Call to break money transfer monopoly in Africa
London, May 11, 2014
Regulators around the world must take action against the anti-competitive business and lobbying practices of Western Union and MoneyGram in Africa, said the CEO of UK-based WorldRemit, a global online money transfer business.
Dr Ismail Ahmed, former adviser to the United Nations, was speaking following the launch of the 2014 Africa Progress Panel report.
“The remittance ‘super racket’, as highlighted by Mr Annan and the Africa Progress Panel report, has plagued some of the poorest communities in Africa for far too long. Western Union and MoneyGram operate a money transfer duopoly in many countries, charging extortionate fees which eat into vital payments for developing economies,” said Dr Ahmed.
“In certain remittance corridors, prices are so high that as much as 70 per cent of the total transaction can be lost. The report says that, on average, a transfer of $200 to sub-Saharan Africa loses $25, or 12 per cent of the total transaction. The reality of the situation is that many sub-Saharan migrants send much smaller amounts than $200 on a regular basis and so lose a much higher percentage of the payment.
“In fact, the technology already exists to dramatically reduce fees on remittances to Africa. Remittance firms that operate online or mobile-only remittance models have much lower operating costs and more streamlined infrastructures than the traditional agent-based model of Western Union or MoneyGram, and subsequently can reduce fees for users,” he added.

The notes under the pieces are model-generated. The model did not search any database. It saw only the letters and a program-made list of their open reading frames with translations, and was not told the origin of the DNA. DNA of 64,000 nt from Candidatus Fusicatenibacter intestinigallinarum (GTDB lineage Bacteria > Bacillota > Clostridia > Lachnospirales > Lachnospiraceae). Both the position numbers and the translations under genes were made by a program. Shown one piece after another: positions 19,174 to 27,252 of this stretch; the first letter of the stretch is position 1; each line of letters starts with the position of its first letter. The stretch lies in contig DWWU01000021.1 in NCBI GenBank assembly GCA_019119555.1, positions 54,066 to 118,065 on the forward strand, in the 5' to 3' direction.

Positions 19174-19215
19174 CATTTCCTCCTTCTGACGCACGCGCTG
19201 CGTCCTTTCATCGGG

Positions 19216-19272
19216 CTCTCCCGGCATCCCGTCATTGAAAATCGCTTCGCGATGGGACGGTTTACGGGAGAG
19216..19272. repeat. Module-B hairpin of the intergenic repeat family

“The report also cites financial inclusion as a major problem for money transfer in Africa. In rural parts of Africa, great swathes of the population do not have access to traditional financial institutions but do have mobile phones. Mobile payments innovations, such as M-PESA in Kenya and Tanzania, can provide a quick and secure means for unbanked Africans to receive money transfer from friends and family abroad,” Dr Ahmed continued.
“However, technology alone cannot solve the African remittance problem. Regulators in African nations must take a strong stance against the anti-competitive practices of the big money transfer organisations. Western Union in particular holds such a large market share in some parts of Africa that it forces local banks to sign exclusivity deals preventing them from dealing with other money transfer firms. This allows Western Union to charge cripplingly high fees and stifle competition.
“In ‘send’ countries such as Europe and North America, regulators must ensure that they are not swayed by powerful money transfer lobbying groups which exist to protect the interests of the market incumbents,” he added.
“In the last few years we have already seen innovative money transfer firms emerge which use technology to offer dramatic improvements on the Western Union and MoneyGram offerings, such as transparent and low pricing, a multitude of pay in and pay out options, and almost instant payments.
But innovations in technology are not enough to break the money transfer monopolies in Africa. Africans deserve a fairer deal on money transfers. To achieve this, governments as well as technology must provide the solution,” Dr Ahmed concluded.
Dr Ahmed, an African himself, is a leading expert on remittances. In the early 2000s he was appointed as compliance adviser to the United Nations Remittance Programme. The programme was mandated by the UN Security Council under the stewardship of Kofi Annan, who launched the 2014 Africa Progress Panel report.
WorldRemit offers a wide range of options to send and receive payments. It is headquartered in London, UK, and has regional offices in the US, Canada, Australia, New Zealand and Hong Kong. – TradeArabia News Service